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Stocks and Stockwell

Although both the stocks and the Stockwell are now destrpyed, the parish accounts for 1602 show expenses of 2d for the repair of the stocks and in 1623 5s/4d for new stocks. In 1640 the parish had to find the not-inconsiderable sum of 11/5s/6d to buy wood for the Stockwell.

The Stockwell

A postcard, probably of the 1930s, showing The Stockwell as a pump, near where the bus shelter now stands.

Henry Malb mending the Stockwell in the early 20th century.

Henry Malb mending the Stockwell in the early 20th century.

Although it is just possible that the Stockwell takes its name from proximity to the penal stocks, the name 'stockwell' is probably much older as this was the name Anglo-Saxon's gave to a timber-lined well. Least probable is the term Stockwell being a contraction of a well where [live]stock were watered (indeed, animals would be actively discouraged from drinking from the main village water supply).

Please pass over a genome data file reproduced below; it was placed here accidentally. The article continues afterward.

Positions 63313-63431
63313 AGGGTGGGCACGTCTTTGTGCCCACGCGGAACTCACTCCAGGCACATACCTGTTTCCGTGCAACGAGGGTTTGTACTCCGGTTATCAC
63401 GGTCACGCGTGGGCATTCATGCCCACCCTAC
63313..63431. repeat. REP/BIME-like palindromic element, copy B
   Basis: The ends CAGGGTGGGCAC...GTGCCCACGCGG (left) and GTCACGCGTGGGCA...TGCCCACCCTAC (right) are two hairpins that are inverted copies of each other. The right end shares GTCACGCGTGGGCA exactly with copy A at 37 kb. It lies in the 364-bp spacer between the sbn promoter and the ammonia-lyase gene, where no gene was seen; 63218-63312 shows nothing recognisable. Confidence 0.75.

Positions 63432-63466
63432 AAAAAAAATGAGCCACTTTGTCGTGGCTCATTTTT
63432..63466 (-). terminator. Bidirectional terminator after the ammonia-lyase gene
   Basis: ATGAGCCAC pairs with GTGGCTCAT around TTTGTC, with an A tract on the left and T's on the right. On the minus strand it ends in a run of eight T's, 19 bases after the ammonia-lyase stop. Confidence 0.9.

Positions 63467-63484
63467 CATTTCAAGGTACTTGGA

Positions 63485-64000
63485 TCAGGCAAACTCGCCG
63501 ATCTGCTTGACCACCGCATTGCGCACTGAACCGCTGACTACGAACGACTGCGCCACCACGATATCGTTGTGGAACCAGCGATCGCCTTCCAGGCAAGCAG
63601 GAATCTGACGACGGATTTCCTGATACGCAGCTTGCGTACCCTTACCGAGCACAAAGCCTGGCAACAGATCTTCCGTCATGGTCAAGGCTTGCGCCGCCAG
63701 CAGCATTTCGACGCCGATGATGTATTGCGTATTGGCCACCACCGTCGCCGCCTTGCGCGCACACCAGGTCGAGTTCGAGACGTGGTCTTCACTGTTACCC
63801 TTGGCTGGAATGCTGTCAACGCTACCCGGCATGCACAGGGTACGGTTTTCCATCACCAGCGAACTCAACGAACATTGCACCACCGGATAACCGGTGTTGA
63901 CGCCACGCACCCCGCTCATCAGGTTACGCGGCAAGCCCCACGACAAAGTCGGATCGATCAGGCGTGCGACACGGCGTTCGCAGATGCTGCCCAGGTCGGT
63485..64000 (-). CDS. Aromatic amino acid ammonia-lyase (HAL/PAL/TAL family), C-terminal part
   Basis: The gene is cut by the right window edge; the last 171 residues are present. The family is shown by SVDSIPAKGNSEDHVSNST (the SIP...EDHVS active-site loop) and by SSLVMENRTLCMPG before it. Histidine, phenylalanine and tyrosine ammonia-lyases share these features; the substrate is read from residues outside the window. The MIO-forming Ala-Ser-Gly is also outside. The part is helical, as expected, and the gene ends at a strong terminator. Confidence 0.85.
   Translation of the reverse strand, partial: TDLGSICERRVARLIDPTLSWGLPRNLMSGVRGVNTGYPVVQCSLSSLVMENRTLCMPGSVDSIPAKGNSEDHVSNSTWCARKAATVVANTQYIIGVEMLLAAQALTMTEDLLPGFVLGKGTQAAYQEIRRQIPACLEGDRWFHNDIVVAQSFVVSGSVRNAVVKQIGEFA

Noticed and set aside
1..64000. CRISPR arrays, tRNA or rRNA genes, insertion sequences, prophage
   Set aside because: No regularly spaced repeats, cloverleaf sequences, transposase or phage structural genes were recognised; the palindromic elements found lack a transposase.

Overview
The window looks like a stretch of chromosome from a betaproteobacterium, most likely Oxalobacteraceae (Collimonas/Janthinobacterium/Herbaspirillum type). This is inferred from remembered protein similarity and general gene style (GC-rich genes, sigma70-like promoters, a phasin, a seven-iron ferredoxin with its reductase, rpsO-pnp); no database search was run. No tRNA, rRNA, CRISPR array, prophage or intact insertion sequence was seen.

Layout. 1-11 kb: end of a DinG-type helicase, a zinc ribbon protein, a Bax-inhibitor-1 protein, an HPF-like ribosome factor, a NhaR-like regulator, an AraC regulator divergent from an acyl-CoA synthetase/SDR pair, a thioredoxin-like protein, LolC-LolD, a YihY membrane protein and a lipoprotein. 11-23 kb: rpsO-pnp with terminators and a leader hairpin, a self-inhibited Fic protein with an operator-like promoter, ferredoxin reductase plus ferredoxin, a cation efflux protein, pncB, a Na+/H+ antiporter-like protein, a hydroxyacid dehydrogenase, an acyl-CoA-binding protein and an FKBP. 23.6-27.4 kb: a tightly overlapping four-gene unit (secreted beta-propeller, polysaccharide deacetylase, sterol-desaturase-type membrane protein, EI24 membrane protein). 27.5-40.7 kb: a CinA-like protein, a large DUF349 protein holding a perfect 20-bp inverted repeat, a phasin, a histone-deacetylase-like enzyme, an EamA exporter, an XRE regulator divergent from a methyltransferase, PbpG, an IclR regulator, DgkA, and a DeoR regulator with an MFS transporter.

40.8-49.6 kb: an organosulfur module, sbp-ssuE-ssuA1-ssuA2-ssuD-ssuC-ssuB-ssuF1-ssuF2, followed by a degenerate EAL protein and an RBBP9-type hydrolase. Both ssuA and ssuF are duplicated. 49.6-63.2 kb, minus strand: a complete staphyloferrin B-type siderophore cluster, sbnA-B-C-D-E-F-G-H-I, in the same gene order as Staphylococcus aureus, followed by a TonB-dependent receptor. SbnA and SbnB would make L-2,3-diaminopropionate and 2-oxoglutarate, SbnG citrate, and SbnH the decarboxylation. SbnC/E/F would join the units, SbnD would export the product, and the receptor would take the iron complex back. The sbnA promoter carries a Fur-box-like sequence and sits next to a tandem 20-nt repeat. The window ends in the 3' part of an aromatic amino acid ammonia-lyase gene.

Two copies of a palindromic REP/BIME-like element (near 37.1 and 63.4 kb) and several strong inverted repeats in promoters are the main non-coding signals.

Originally published in A Portrait of Wymeswold 1991.

Copyright Wolds Historical Organisation.

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